Bites of sunshine: Mini mango cupcakes

August 2, 2010 § 2 Comments

The Washington D.C. metro stations are located deep underground, requiring long escalators to transport you into the depths of the tunnels. For the eternity you are in the tunnels, packed in like sardines with the other commuters — and tourists depending on the time of day — all other life seems to stop beneath the fluorescent lighting. And then, you emerge on the other side, the sunlight hits your face from the top of the escalator, and for a moment, you stand there blinded until your eyes adjust to the new streets.

Ascending from the escalator of the Eastern Market Metro station was like arising into a different city; it projected me back to my hometown of San Francisco, where street vendors, farmers’ markets and flea markets are in full force on Saturday morning. Buckets of plump, juicy blackberries, soft enough to crush between your fingertips, and wooden crates overflowing with fuzzy peaches, both yellow and white lingered in the sun as we made our way past the first tables of the market. Our eyes were drawn to the glittering silver earrings, paintings of the city bursting with color and bright friendship bracelets in patterns I would never have attempted in 5th grade. One man sat behind a wide array of baking dished painted with bright blue and yellow flowers, inducing child-like delight in me.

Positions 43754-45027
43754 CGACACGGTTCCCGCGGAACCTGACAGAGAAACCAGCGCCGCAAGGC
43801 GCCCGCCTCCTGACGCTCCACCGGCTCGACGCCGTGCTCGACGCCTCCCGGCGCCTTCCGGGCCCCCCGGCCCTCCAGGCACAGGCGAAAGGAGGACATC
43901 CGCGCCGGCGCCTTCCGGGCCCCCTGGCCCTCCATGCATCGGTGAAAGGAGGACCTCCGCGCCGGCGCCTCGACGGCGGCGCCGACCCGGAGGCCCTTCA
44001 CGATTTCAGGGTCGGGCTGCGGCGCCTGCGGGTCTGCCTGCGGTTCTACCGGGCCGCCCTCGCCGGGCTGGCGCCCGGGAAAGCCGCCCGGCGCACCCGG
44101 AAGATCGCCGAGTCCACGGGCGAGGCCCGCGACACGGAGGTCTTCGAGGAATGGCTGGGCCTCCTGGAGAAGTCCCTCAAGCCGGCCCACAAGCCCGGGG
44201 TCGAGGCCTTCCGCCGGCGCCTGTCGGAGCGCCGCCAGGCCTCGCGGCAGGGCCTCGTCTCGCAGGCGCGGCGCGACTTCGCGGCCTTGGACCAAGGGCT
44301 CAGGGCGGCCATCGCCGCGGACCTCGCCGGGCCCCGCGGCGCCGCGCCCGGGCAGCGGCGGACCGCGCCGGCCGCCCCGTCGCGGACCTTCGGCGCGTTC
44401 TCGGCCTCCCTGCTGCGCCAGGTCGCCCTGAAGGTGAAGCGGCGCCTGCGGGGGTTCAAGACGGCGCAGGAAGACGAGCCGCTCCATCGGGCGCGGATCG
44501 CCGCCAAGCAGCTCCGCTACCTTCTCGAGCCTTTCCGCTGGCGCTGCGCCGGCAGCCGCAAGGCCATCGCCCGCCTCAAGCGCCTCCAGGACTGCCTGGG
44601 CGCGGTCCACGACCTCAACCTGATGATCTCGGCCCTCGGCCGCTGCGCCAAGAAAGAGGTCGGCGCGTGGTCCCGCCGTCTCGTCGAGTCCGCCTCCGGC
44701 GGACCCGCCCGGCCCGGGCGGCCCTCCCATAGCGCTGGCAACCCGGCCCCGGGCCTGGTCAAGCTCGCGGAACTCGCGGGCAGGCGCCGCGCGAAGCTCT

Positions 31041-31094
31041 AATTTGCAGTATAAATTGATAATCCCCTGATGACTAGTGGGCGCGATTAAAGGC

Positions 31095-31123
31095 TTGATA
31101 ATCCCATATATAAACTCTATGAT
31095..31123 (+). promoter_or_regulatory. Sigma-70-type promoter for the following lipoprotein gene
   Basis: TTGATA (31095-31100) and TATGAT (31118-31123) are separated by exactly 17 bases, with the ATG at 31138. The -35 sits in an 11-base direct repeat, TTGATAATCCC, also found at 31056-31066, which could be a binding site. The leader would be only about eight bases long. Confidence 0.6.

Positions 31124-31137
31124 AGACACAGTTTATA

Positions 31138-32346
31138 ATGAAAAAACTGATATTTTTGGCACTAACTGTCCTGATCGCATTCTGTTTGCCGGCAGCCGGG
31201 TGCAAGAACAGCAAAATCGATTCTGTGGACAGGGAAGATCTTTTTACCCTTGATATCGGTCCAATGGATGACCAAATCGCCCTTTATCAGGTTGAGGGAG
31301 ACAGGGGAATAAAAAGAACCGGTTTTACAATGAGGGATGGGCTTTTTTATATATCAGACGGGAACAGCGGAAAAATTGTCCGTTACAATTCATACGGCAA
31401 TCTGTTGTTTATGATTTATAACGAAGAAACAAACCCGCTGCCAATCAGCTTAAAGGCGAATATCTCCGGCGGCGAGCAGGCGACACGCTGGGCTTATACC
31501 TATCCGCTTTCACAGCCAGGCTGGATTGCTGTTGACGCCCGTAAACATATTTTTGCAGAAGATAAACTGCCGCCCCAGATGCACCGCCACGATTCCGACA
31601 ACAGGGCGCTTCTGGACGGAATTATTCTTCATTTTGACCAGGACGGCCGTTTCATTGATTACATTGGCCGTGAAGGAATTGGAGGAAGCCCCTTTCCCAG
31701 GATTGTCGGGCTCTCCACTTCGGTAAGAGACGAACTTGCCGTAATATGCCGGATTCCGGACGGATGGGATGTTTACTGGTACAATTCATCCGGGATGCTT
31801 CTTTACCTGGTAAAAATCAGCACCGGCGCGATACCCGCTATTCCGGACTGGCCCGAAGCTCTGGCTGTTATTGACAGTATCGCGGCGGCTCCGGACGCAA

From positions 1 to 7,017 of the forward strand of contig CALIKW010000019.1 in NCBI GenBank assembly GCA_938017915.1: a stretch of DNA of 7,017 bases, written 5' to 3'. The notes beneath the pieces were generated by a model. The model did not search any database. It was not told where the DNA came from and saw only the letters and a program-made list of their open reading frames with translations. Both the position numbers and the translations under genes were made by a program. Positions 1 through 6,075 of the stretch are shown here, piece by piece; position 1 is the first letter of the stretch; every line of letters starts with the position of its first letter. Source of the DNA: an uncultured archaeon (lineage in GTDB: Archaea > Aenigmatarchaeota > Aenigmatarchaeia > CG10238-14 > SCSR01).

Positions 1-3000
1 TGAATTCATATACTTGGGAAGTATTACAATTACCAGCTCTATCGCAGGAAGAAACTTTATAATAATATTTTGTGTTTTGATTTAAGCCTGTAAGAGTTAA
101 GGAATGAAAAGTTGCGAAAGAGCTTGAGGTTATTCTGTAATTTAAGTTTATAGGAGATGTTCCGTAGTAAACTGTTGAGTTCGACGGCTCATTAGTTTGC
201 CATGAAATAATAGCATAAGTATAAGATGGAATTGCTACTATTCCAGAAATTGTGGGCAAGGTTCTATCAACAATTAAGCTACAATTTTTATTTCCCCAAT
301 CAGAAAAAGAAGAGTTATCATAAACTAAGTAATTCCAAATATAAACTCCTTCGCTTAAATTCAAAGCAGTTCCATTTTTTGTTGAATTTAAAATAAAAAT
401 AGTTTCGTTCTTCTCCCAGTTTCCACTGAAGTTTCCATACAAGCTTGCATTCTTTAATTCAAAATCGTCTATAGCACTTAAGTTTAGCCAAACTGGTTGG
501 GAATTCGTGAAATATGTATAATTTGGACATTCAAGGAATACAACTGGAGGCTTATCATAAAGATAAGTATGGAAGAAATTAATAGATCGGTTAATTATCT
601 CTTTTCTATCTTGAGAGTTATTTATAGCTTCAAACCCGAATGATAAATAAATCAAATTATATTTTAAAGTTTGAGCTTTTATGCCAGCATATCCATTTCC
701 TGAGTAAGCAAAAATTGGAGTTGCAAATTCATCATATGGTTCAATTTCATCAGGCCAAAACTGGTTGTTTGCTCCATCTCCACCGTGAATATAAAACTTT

On the corner, a photographer brought her lens up close to an old man strumming a guitar and a younger, slightly worn-down, man peddled the Street Sheet. We sat down for lunch at the Montmartre Bistro, where we ordered buckwheat crepes stuffed with prosciutto and cheese and fluffy omelets filled with spinach and fresh tomato. I finally saw crates of summer heirloom tomatoes, brilliant reds and oranges swirling together on their smooth skins. People sat on the sidewalks, eating grilled crab cake sandwiches and sipping lemonade, each poured over an entire lemon. We bought marbled soaps, made in a woman’s home kitchen, cut off of long slabs, in scents of African earth and pure peppermint.

When we finally descended back into the Metro tunnel, we were exhausted, stuffed and bearing several packages. It would only be fitting now to leave with a recipe made with fresh, seasonal fruit. These mango cupcakes are like tiny bursts of sunshine; the cake is studded with pieces of caramelized fruit and the frosting is a light buttercream, folded with mango purée. I actually preferred them without the frosting, when they are just barely sweet, much like those of the original author of the recipe. This is a special post, for the simple reason that the recipe is written in French. I am moving to Paris at the end of August and, over the next few weeks, I will be transitioning a lot of my baking to French to gain a fuller immersion experience. For this recipe, I used mango instead of apricots, for which the original recipe calls, though I am sure these cupcakes are equally good — or better — with apricots. Apricots bring to mind childhood summers spent in the south of France, though I am unsure of whether the apricots are real memories or ones I have sentimentally fabricated over the years.